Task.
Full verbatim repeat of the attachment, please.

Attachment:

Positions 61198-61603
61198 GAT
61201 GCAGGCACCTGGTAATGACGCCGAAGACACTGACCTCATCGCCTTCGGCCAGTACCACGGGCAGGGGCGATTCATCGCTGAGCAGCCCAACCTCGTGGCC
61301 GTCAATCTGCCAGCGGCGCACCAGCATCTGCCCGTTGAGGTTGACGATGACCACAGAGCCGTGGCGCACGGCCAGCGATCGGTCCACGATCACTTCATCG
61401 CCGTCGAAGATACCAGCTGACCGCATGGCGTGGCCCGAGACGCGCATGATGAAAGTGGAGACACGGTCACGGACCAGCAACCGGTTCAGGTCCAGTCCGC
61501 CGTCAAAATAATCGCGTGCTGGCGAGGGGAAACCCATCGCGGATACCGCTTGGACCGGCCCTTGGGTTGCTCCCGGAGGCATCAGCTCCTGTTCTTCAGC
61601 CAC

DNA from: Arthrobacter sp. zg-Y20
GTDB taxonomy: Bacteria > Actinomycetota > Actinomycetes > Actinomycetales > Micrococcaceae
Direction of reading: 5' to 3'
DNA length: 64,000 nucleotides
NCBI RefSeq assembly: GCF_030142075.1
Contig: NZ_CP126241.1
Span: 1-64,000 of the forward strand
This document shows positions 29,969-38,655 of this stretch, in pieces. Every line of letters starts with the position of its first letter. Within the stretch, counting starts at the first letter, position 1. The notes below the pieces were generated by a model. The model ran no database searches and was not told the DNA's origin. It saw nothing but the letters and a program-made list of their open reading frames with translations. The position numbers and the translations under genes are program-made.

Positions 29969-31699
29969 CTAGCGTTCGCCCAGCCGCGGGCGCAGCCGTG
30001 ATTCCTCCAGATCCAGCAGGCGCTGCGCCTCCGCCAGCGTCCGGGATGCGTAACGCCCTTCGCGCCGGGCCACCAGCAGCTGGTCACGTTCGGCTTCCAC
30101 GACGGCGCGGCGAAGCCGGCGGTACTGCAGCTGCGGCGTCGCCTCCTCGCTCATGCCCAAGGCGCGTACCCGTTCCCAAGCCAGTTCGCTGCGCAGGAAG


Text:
Positions 61198-61603
61198 GAT
61201 GCAGGCACCTGGTAATGACGCCGAAGACACTGACCTCATCGCCTTCGGCCAGTACCACGGGCAGGGGCGATTCATCGCTGAGCAGCCCAACCTCGTGGCC
61301 GTCAATCTGCCAGCGGCGCACCAGCATCTGCCCGTTGAGGTTGACGATGACCACAGAGCCGTGGCGCACGGCCAGCGATCGGTCCACGATCACTTCATCG
61401 CCGTCGAAGATACCAGCTGACCGCATGGCGTGGCCCGAGACGCGCATGATGAAAGTGGAGACACGGTCACGGACCAGCAACCGGTTCAGGTCCAGTCCGC
61501 CGTCAAAATAATCGCGTGCTGGCGAGGGGAAACCCATCGCGGATACCGCTTGGACCGGCCCTTGGGTTGCTCCCGGAGGCATCAGCTCCTGTTCTTCAGC
61601 CAC

DNA from: Arthrobacter sp. zg-Y20
GTDB taxonomy: Bacteria > Actinomycetota > Actinomycetes > Actinomycetales > Micrococcaceae
Direction of reading: 5' to 3'
DNA length: 64,000 nucleotides
NCBI RefSeq assembly: GCF_030142075.1
Contig: NZ_CP126241.1
Span: 1-64,000 of the forward strand
This document shows positions 29,969-38,655 of this stretch, in pieces. Every line of letters starts with the position of its first letter. Within the stretch, counting starts at the first letter, position 1. The notes below the pieces were generated by a model. The model ran no database searches and was not told the DNA's origin. It saw nothing but the letters and a program-made list of their open reading frames with translations. The position numbers and the translations under genes are program-made.

Positions 29969-31699
29969 CTAGCGTTCGCCCAGCCGCGGGCGCAGCCGTG
30001 ATTCCTCCAGATCCAGCAGGCGCTGCGCCTCCGCCAGCGTCCGGGATGCGTAACGCCCTTCGCGCCGGGCCACCAGCAGCTGGTCACGTTCGGCTTCCAC
30101 GACGGCGCGGCGAAGCCGGCGGTACTGCAGCTGCGGCGTCGCCTCCTCGCTCATGCCCAAGGCGCGTACCCGTTCCCAAGCCAGTTCGCTGCGCAGGAAG